I’m very lucky to have an excellent editor at Zephyr/Head of Zeus, Fiona Kennedy. I trust her to let me know if I’m gone OTT. But to be honest, I found it useful mixing elements of the supernatural and magic with themes as traumatic as refugees, trafficking and displacement. Without a spark of otherworldliness, I think I’d find the themes too depressing to tackle.
What gravitates you to writing magical realism novels?
Life is magical. Life is a miracle. Being able to see and breathe, move about and talk to strangers and friends is a huge adventure. And when you start peeling away the layers of peoples’ lives and histories, I’m in awe at the thrill of being alive. My stories are a product of this gift. Stories are my way of looking at the world and trying to make sense of it, I suppose. They’re my way of finding purpose in everyday events by fusing them with the simplicity of fairy tales, while allowing my characters to achieve amazing things.
What’s your favourite Ghanaian myth?
In the oral traditions of West Africa, stories are everywhere. For example, the clothes we wear, their colour, the symbols on them and specific designs, have names and meanings, which many people know. The same goes for music and dance. If stories and music are the life blood of culture, we have it in spades. The most famous Ghanaian stories are Ananse folk tales, which travelled to North America with West Africans captured and sold as slaves. The tales of Ananse the spider/man were transformed into the tales of Brer Rabbit, the trickster.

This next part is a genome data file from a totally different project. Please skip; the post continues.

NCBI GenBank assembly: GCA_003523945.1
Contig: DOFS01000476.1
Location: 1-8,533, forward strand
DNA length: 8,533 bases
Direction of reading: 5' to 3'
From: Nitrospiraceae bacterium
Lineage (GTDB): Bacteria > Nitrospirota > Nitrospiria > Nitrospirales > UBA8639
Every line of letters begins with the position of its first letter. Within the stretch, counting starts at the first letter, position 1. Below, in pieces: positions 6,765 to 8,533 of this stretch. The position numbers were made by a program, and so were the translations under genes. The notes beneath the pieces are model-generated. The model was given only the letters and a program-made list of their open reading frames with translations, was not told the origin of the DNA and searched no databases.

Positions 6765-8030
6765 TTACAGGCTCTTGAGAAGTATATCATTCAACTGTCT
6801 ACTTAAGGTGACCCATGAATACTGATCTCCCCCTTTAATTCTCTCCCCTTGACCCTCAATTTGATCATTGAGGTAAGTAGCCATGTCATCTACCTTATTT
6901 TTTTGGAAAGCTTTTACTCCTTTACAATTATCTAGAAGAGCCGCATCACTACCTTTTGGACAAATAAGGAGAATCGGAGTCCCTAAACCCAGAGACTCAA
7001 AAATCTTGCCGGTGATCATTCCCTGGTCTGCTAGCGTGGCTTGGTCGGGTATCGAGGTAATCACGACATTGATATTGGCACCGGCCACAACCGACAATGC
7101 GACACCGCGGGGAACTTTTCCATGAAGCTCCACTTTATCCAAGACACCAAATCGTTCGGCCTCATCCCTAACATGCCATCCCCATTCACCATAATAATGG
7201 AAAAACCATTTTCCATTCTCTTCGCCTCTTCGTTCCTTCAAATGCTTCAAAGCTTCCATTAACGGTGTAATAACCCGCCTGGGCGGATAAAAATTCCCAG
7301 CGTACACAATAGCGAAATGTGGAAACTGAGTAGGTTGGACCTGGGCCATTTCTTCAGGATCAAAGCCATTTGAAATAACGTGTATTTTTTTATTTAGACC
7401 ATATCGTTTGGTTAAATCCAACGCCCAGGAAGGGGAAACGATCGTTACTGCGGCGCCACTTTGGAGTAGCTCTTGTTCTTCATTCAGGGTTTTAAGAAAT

I suspect myths are created where history meets religion and magic. If that’s the case, my favourite myth is about the creation of the Ashanti Empire. The story goes that Okomfo Anokye – a priest of traditional African religion worked closely with the first King of Ashanti, Osei Tutu, to create an empire. The golden stool, which according to legend Osei Tutu managed to conjure down from the sky, is a symbol of the Ashanti Empire and is said to have magical powers. Makes for a great story, doesn’t it?
What do you hope readers take away from Sante’s story?